The reproduction process begins in a male parrot’s seminiferous tubules. These are essentially coiled tubes, present in the testes of all birds.
These tubes have an outer wall or membrane, which contains cells that produce sperm. Once produced in the tests, the sperm is transported to the cloaca through a deferent duct.
This duct exists like a narrow string at first, but it widens as it enters a small structure in the cloaca. This structure is much like the mammalian penis.
Female Parrot Reproductive System
The reproductive system of the female contains an ovary, yolk, and oviduct.
Like many avian species, only the left ovary is functional. As an embryo, female parrots contain two ovaries. However, only one develops and becomes functional.
After the ovulation period, an ovum is created as the first stage of an egg. It will enter the oviduct, which has other parts. These include the following:
- Shell gland
Each of these plays a separate role in egg production.
How Do Parrots Mate?
Parrots don’t mate in cold environments. During the springtime, temperature changes go hand in hand with changes in light intensity. These trigger parrots’ urge to reproduce. It begins with:
A sexually mature parrot’s body releases certain hormones during mating season, such as prolactin and corticosterone. These activate many functions across the parrots’ bodies, but the most important will be in the cloaca.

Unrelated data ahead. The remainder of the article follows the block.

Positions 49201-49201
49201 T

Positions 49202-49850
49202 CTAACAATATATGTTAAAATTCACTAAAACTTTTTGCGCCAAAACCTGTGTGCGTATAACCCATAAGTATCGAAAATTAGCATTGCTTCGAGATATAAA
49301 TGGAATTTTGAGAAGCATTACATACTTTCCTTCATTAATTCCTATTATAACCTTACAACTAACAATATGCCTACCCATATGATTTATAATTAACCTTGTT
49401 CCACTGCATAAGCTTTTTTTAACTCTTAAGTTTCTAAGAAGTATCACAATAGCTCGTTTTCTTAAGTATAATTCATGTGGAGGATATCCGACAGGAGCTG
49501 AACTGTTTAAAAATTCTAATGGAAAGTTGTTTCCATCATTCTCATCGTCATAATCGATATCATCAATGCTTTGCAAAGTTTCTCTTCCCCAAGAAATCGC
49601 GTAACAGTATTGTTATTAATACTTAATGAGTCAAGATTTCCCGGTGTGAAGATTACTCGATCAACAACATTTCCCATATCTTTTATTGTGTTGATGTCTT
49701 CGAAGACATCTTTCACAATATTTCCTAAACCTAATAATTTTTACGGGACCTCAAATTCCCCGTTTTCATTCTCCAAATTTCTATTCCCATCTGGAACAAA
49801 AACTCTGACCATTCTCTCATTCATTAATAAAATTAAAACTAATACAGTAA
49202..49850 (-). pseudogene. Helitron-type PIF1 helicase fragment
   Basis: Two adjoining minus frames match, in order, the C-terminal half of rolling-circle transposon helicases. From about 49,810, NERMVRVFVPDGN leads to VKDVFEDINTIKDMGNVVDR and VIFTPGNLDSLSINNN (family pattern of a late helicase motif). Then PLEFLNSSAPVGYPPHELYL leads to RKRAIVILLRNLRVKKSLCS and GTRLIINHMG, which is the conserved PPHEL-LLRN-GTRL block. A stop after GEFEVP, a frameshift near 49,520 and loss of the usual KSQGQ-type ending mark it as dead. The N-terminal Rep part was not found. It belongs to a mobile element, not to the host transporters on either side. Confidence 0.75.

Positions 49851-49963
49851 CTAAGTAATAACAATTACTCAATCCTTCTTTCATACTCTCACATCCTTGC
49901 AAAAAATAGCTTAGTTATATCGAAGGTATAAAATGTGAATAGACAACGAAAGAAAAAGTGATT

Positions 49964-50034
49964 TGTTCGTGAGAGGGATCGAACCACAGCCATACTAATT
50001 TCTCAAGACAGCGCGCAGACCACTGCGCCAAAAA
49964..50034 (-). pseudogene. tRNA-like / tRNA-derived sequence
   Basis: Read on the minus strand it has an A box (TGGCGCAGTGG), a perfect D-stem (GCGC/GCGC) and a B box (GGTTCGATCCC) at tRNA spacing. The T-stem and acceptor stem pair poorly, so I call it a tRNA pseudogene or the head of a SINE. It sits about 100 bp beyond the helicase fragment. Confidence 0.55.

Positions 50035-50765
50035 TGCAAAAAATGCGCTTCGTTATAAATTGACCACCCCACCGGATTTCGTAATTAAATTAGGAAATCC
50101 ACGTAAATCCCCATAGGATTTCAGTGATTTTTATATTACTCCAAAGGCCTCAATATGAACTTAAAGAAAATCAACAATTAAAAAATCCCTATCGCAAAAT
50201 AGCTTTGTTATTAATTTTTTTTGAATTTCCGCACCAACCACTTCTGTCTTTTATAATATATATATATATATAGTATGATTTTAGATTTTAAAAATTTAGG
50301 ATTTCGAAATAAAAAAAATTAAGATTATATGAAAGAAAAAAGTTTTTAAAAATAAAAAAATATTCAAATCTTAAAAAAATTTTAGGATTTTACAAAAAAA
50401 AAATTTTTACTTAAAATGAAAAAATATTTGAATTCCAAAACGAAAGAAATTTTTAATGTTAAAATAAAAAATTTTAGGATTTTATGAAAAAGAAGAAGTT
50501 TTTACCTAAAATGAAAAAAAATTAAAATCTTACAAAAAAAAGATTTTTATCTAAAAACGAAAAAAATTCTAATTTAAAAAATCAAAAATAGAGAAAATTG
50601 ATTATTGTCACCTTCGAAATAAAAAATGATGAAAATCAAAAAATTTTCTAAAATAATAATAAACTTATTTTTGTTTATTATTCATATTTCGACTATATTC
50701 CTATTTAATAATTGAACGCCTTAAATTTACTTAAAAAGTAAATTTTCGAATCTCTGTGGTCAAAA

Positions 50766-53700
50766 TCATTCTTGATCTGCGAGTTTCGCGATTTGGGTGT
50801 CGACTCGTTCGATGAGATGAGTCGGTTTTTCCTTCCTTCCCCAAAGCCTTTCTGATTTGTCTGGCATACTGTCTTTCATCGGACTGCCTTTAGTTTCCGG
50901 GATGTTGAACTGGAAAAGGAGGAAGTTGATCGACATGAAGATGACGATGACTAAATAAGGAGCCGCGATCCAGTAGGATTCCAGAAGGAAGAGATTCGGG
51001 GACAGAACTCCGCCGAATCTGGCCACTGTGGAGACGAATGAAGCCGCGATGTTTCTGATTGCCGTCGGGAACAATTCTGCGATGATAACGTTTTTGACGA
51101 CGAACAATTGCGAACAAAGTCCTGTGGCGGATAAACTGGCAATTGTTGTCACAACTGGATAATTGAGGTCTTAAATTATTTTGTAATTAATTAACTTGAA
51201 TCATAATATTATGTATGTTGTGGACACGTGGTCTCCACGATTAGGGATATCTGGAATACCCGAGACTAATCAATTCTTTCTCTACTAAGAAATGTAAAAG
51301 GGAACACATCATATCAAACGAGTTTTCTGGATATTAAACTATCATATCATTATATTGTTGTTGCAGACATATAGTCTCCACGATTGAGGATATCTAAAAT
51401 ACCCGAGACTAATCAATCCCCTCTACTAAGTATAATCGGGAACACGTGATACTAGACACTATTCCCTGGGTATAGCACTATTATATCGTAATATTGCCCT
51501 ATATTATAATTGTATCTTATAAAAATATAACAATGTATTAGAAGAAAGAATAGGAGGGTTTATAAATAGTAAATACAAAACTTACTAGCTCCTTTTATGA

At this point, their cloaca will swell. The parrots will show more interest in one another and begin entering a courtship routine. So, they will appear to dance, bob, and flutter their wings.
Once the flirtation is complete, parrots exhibit “cloacal kissing.” This happens when the male arches his back and rubs his cloaca against the female.
The position used by parrots for mating will vary, depending on the species. However, it usually involves the male balancing himself on top of the female. The female exposes her cloaca by moving her tail feathers to the side.
This is when the male deposits his testes into the female. During this process, the male releases his sperm into the female. The act of copulation begins and ends.
The ‘kissing’ may last less than a second. However, the sperm is transferred more quickly than you’d expect.
The balancing act will continue for several more seconds, where the parrots may rub against one another, peck at each other, and display other behaviors. Within a short amount of time, the male will dismount and the mating is finished.
How Do Parrots Attract A Mate?
Parrots don’t choose their mates at random. They participate in a long and complicated ‘dating’ phase. Here, they identify, pick, and woo their partner.
Several factors contribute to attracting a mate for parrots, including:
- Availability of food